Familial hypercholesterolemia is a disorder of high LDL ("bad") cholesterol that is passed down through families, which means it is inherited. The condition begins at birth and can cause heart attacks at an early age.
Type II hyperlipoproteinemia; Hypercholesterolemic xanthomatosis; Low density lipoprotein receptor mutation
Causes, incidence, and risk factors:
Familial hypercholesterolemia is a genetic disorder caused by a defect on chromosome 19.
The defect makes the body unable to remove low density lipoprotein (LDL, or "bad") cholesterol from the blood. This results in high levels of LDL in the blood. High levels of LDL cholesterol make you more likely to have narrowing of the arteries from atherosclerosis at an early age. Those with familial hypercholesterolemia are more likely to have a family history of high cholesterol and heart disease at a younger age than normal.
The condition is typically passed down through families in an autosomal dominant manner. That means you only need to get the abnormal gene from one parent in order to inherit the disease.
In rare cases, a child may inherit the gene from both parents.When this occurs, the increase in cholesterol levels is much more severe, greatly increasing the risk for heart attacks and heart disease.
Symptoms that may occur include:
- Fatty skin deposits called xanthomas over the elbows, knees, buttocks, tendons, and around the cornea of the eye
- Cholesterol deposits in the eyelids (xanthelasmas)
- Chest pain (angina ) or other signs of coronary artery disease ; may be present at a young age
Signs and tests:
A physical examination may reveal fatty skin growths called xanthomas and cholesterol deposits in the eye (corneal arcus).
The doctor will ask questions about your personal and family medical history. There may be:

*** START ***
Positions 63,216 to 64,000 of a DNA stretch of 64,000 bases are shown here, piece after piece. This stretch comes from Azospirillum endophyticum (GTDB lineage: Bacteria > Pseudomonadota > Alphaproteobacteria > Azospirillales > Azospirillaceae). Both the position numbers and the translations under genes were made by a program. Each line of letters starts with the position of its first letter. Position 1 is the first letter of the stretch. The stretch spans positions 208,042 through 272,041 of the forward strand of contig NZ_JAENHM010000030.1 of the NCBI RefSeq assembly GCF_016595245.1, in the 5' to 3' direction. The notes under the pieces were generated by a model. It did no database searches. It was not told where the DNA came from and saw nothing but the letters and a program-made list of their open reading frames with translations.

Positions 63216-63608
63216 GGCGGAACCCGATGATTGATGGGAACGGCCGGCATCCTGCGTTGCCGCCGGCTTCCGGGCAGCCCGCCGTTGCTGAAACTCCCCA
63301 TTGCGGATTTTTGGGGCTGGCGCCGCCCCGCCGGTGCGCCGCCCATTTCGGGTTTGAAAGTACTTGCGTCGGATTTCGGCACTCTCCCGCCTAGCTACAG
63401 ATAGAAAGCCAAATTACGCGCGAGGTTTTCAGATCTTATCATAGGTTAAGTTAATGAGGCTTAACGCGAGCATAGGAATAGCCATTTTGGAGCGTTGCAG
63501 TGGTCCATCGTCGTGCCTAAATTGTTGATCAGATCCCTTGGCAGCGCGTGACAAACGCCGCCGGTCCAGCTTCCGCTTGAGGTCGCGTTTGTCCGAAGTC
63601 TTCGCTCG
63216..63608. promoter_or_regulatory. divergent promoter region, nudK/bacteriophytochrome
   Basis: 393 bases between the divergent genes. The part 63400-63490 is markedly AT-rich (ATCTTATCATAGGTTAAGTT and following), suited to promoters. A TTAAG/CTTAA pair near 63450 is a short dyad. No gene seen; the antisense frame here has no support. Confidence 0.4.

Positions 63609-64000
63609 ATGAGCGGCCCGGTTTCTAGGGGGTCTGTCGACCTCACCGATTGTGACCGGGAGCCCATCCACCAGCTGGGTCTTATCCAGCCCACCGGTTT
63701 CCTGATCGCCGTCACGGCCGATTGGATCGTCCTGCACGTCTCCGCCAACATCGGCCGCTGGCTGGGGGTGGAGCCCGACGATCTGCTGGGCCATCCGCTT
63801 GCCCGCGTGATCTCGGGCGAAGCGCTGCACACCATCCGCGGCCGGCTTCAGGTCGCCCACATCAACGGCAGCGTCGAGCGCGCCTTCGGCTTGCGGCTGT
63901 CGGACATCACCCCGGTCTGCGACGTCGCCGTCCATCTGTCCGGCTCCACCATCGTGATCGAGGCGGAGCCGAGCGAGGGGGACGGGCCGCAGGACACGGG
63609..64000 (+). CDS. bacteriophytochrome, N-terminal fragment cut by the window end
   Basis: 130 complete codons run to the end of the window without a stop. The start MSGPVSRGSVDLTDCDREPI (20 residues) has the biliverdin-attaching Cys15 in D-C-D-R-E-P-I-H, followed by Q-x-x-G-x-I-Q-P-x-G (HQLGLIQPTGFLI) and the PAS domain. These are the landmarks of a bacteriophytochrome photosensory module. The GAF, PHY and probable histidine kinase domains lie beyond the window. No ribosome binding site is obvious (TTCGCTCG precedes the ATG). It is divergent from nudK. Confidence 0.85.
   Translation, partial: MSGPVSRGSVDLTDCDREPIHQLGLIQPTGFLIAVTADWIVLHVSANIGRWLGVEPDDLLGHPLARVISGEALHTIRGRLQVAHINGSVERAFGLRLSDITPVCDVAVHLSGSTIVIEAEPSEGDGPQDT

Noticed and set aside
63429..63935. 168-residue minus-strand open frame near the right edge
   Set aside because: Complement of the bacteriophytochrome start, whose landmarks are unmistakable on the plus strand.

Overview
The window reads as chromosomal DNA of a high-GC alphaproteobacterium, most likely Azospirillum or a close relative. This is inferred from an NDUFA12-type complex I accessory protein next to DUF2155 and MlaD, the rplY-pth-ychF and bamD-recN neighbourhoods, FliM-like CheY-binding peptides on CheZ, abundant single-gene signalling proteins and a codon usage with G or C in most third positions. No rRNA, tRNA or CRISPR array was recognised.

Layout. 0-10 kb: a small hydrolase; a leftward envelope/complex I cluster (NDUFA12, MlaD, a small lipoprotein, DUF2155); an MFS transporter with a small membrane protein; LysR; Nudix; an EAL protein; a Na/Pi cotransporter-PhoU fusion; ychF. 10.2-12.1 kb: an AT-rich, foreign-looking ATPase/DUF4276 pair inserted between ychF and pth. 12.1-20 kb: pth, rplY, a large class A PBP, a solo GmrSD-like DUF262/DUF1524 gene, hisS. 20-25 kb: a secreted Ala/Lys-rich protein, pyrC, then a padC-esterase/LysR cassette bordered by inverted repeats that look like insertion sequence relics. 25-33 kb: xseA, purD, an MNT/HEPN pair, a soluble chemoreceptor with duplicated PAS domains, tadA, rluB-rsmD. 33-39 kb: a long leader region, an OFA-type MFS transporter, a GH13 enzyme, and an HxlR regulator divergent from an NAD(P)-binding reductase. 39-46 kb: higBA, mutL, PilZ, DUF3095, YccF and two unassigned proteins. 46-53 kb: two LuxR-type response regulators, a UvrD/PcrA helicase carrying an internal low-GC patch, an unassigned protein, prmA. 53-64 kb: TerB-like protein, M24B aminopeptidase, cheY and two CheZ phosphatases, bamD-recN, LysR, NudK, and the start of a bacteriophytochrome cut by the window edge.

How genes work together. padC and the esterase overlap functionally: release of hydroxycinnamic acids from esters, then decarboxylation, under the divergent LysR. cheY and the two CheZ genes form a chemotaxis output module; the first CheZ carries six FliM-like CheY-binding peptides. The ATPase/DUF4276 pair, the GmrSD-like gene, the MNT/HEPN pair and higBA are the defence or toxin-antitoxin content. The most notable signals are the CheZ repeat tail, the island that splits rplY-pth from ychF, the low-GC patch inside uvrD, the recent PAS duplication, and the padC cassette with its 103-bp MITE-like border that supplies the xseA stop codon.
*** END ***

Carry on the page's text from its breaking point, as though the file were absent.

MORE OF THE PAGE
- A strong family history of familial hypercholesterolemia or early heart attacks
- High levels of LDL in either or both parents
Individuals from families with a strong history of early heart attacks should have blood tests done to determine lipid levels.
Blood tests may show:
- High levels of total cholesterol
- Greater than 300 mg/dL in adults
- Greater than 250 mg/dL in children
- High LDL levels
- Greater than 170-200 mg/dL in children
- Greater than 220 mg/dL in adults
- Normal level triglycerides
Other tests that may be done include:
- Studies of cells called fibroblasts to see how the body absorbs LDL cholesterol
- Genetic test for the defect associated with this condition
The goal of treatment is to reduce the risk of atherosclerotic heart disease . Those who inherit only one copy of the defective gene may respond well to diet changes combined with statin drugs.
The first step is to change what you eat. This is tried for several months before drug therapy is added. Diet changes include reducing total fat intake to less than 30% of the total calories you eat.
You can reduce your saturated fat intake by:
- Decreasing amounts of beef, chicken, pork, and lamb
- Substituting low-fat dairy products for full-fat ones
- Eliminating coconut and palm oils
You can reduce your the amount of cholesterol you eat by eliminating egg yolks and organ meats.